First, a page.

Now in its 33rd year, the Vancouver Fringe Festival continues to operate under the philosophy that theatre should be for everyone. With the main stage line-up literally picked from a hat each year, you never know what will end up on the stages around Granville Island (and beyond) each year. This year’s queer offerings may be few, but they certainly make up for it in diversity.
Marylee Stephenson wants to make one thing perfectly clear about her one-woman show Tightrope Talking: it is not improv. She prefers to call it extemporaneous, or free-form storytelling.
While she still creates stories based on a single word suggested by her audience, the stories she tells are personal. And at age 74, Stephenson has a lifetime of experiences to draw upon.
From growing up in the southern United States knowing she was “different,” to the time she was arrested as a student at Berkeley only to fall in love with the woman sitting beside her in jail, it is a life well-lived.
“Being gay, being a senior, being an activist in my own way, it’s all part of most of the stories I tell,” she says.
Even while Tightrope Talking may be a suitable title for a show where Stephenson must carefully tread her life for stories based on an audience suggestion, it is no simple metaphor. In the final moments of the show, she performs on a tightrope.
With a mashup of vampires and shoguns wrapped inside a graphic novel and Pam Grier 1970’s blaxploitation film sensibility, Soul Samurai is not easy to define.
Add a story of a young lesbian samurai out to avenge her lover’s death in a post-apocalyptic Manhattan, and this free-wheeling adventure seems somehow perfectly suited to the Fringe.
“Though the show is highly stylized and combat heavy, the love story is what keeps it genuine and grounded,” says publicist Julia Lank.
With hand-to-hand and weapons-based combat also a huge part of Soul Samurai, it is a perfect vehicle for Affair of Honor, the company presenting the show.
“All of the actors are certified fight directors, folks who teach and choreograph fight scenes on stage, but who are also talented actors in their own right,” Lank says.
Throw in filmed and animated segments to give it a graphic novel vibe, and it is safe to say there is no other show at the Fringe quite like it.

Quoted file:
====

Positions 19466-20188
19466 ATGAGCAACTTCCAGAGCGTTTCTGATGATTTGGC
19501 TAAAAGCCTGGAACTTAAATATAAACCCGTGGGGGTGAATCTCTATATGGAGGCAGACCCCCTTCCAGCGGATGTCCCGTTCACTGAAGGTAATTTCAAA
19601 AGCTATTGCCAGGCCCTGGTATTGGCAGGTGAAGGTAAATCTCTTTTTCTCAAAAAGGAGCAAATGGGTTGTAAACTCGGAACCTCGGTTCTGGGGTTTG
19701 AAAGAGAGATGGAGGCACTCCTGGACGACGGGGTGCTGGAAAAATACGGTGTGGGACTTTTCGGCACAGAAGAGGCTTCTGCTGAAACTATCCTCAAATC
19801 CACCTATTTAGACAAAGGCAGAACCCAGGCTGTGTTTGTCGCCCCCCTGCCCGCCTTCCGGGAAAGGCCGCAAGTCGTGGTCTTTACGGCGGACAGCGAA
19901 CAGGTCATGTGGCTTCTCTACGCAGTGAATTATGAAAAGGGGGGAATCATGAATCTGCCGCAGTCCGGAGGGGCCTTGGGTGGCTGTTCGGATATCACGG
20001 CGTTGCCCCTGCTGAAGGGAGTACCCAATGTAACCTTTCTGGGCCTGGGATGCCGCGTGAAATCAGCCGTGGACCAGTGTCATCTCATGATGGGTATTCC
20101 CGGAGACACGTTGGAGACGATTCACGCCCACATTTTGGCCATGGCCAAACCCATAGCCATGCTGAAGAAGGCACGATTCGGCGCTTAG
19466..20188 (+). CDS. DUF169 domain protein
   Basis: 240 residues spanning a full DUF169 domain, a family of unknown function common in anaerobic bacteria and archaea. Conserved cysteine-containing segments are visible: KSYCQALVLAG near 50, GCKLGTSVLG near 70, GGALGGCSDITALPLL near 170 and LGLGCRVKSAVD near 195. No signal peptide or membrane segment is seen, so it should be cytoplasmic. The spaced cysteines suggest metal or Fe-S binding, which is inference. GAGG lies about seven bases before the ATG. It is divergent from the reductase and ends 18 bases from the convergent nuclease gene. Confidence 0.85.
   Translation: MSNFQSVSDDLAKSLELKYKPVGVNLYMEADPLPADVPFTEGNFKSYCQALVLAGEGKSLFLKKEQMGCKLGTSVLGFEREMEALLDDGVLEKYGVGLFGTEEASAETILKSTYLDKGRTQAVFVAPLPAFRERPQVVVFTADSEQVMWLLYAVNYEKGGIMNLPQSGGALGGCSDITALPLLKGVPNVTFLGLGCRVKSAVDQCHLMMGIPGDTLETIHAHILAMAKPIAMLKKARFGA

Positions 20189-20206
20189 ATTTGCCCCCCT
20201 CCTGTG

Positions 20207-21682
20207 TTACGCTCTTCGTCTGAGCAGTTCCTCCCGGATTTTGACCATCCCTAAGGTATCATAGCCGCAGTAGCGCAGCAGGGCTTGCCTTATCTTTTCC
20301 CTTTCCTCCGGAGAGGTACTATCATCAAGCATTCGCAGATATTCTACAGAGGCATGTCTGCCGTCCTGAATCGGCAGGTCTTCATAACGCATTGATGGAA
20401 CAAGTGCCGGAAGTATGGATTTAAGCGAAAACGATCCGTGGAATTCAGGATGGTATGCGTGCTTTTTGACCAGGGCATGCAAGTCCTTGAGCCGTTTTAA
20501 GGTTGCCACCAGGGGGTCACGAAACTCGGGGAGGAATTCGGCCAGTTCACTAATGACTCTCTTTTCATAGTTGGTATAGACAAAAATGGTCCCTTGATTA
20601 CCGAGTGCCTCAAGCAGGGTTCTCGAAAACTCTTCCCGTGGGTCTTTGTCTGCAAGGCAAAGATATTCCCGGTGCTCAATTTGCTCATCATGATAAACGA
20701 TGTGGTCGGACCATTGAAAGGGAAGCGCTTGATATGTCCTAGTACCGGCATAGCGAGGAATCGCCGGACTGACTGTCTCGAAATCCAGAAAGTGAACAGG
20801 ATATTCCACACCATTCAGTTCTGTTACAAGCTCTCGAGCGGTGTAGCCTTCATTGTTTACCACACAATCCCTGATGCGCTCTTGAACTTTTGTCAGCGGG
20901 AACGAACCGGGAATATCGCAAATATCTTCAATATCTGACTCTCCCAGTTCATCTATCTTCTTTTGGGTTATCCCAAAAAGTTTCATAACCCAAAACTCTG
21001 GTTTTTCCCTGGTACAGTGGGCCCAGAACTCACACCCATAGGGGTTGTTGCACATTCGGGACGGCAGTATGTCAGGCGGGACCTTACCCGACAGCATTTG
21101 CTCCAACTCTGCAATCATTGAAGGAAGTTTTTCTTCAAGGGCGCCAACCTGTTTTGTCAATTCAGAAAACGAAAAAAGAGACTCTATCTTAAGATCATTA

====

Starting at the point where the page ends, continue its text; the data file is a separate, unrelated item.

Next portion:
A Night at the Rose Coloured Discotheque
The gay community loves its labels, often as much as it loves portraying a life fulfilled through social media.
In A Night at the Rose Coloured Discotheque, 20-something Jorge is looking for love at the local rave. The problem is he is too tall to be a twink, too hairy to be a jock, and too skinny to be a bear. He doesn’t even know if he is a top or a bottom, or why he is expected to choose.
“With all this branding done in the gay community, another big theme in the show is perception,” says Dylan Archambault, who plays Jorge. “Particularly how social media skews our perceptions of our own lives, and the lives of people around us.”
With The Cultch theatre transformed into a rave at each performance, complete with visuals and a live DJ, A Night at the Rose Coloured Discotheque not only satirizes club culture and our social media obsession, but it just might help us realize it is our real-world friendships that are the most important.
As queer people of colour, Anoushka Ratnarajah, Kamee Abrahamian, and lee williams boudakian have always had to deal in choices. As the co-creators of Setting Bones, the trio are giving voice to the difficulties they have faced in making them.
“We all have varying backgrounds, but share a similar story of having grown up in Canada and feeling out of place no matter where we were, whether in our queer communities, schools, and families,” Ratnarajah says. “We all have felt this longing to connect with a sense of history, but often find we have had to make choices between cultural and sexual identity.”
Winner of the 2017 Fringe New Play Prize from the Playwrights Theatre Centre, Setting Bones tells the story of three queer-identifying siblings, reunited after the death of their mother and grandmother. As they sort and pack away the objects amassed over two lifetimes, the estranged siblings must come to terms with the loss of both cultural and family history as queer people of colour.
“The heart of their relationship is both the conflict and their desire to come together in a way that serves the complexity of their identities,” Ratnarajah says.